One of the many tragic aspects of natural disasters is that they tend to hit a contiguous area, whole neighborhoods in urban places, entire communities in rural places. And while smaller tornadoes are inexplicable in the ways they skip up and down, wiping out one building and leaving the next unscathed, the multi-vortex and wedge long-track tornadoes of April 25–27 and May 22–24 are nearly incomprehensible not only for their fury, but for their scale, staying on the ground for dozens of miles and cutting paths of absolute destruction as much as a mile wide in some places.
Such contiguous destruction makes it especially difficult for neighborhoods and communities to recover. In small communities residents share the loss of many common friends and family members, jobs, and homes. Almost everyone is struggling to find the physical resources for the most basic of every day tasks.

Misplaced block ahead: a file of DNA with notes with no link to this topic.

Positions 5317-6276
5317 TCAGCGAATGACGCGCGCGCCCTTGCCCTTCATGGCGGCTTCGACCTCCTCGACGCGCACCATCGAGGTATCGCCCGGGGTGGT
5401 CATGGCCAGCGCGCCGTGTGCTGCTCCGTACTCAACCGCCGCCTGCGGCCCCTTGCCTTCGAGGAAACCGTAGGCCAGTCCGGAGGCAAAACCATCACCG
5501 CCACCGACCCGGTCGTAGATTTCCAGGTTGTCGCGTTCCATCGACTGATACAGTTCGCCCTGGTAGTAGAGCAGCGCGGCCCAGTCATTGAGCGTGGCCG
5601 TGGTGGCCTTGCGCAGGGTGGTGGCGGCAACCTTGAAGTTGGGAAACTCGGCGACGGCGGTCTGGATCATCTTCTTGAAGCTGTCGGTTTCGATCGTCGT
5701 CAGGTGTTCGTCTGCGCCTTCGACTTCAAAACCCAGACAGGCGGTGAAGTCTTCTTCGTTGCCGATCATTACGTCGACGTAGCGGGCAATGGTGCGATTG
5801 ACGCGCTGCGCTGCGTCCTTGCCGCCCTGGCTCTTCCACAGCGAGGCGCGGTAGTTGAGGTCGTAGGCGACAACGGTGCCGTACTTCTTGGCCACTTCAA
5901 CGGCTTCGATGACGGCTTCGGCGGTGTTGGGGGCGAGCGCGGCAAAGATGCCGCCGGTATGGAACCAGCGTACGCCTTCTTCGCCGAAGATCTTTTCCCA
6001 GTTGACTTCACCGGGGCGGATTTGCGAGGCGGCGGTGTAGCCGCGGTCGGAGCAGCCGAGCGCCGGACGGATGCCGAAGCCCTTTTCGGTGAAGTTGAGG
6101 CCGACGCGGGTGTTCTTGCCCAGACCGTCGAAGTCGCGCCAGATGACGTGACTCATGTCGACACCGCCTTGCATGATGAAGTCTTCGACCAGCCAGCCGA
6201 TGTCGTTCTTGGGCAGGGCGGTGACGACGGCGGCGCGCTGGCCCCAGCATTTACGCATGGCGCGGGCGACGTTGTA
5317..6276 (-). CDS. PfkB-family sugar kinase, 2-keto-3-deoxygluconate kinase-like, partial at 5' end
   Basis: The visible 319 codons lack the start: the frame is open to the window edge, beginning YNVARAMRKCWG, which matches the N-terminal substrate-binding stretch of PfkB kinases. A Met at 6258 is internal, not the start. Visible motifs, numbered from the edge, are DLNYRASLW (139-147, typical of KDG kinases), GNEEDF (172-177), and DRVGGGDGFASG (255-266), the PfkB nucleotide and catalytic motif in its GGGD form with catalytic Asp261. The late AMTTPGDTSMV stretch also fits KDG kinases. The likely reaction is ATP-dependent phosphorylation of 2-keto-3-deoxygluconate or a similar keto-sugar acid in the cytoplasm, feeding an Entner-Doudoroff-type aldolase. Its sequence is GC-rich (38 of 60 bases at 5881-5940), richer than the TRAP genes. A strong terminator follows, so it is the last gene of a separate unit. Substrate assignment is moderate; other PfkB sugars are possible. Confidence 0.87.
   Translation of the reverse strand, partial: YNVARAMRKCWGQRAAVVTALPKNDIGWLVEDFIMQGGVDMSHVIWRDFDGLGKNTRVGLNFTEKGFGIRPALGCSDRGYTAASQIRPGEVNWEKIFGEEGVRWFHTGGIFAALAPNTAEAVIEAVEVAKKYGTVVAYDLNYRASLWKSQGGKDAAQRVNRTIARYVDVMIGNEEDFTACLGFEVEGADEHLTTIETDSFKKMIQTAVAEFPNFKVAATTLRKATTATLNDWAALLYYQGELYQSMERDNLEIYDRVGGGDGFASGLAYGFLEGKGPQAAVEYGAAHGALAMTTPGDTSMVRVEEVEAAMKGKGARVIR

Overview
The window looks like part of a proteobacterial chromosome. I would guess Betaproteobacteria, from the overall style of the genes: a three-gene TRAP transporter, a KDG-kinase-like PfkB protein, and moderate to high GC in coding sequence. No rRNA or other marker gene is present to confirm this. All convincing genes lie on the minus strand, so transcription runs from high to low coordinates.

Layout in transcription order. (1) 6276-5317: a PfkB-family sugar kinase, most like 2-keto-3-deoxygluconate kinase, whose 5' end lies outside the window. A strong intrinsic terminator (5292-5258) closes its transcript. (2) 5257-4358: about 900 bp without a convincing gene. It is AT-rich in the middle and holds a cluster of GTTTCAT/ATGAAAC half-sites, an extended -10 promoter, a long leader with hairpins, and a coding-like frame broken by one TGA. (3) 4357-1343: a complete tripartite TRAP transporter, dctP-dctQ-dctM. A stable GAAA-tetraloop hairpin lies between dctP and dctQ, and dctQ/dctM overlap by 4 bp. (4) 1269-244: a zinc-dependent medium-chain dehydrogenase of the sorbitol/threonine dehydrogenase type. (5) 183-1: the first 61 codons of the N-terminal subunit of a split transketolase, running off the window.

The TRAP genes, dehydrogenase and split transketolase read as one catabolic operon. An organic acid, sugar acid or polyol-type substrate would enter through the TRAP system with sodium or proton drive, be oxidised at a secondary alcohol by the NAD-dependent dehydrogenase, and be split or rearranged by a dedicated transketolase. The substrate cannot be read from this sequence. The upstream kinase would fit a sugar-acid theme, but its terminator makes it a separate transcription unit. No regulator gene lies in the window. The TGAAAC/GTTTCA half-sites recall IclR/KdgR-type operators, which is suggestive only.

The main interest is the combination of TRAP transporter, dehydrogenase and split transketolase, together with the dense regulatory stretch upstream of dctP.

The loss of important community institutions that bind people together compound the misery. That’s the case for the six rural communities whose schools were destroyed by the spring tornadoes: Tushka, Oklahoma (Tushka, K–12, Atoka County) on April 14th; and, Smithville High School, 7–12, Oktibbeha and Webster Counties) Phil Campbell, Alabama (Phil Campbell High, 7–12, with less severe damage to the elementary school, Franklin County); Hackleburg, Alabama (Hackleburg, K–12, Marion County); and Rainsville, Alabama (Plainview School, K–12, DeKalb County), all on April 27th.
In news reports, residents of all these communities have noted the loss of their schools as a particularly heart-rending blow to their communities’ identities.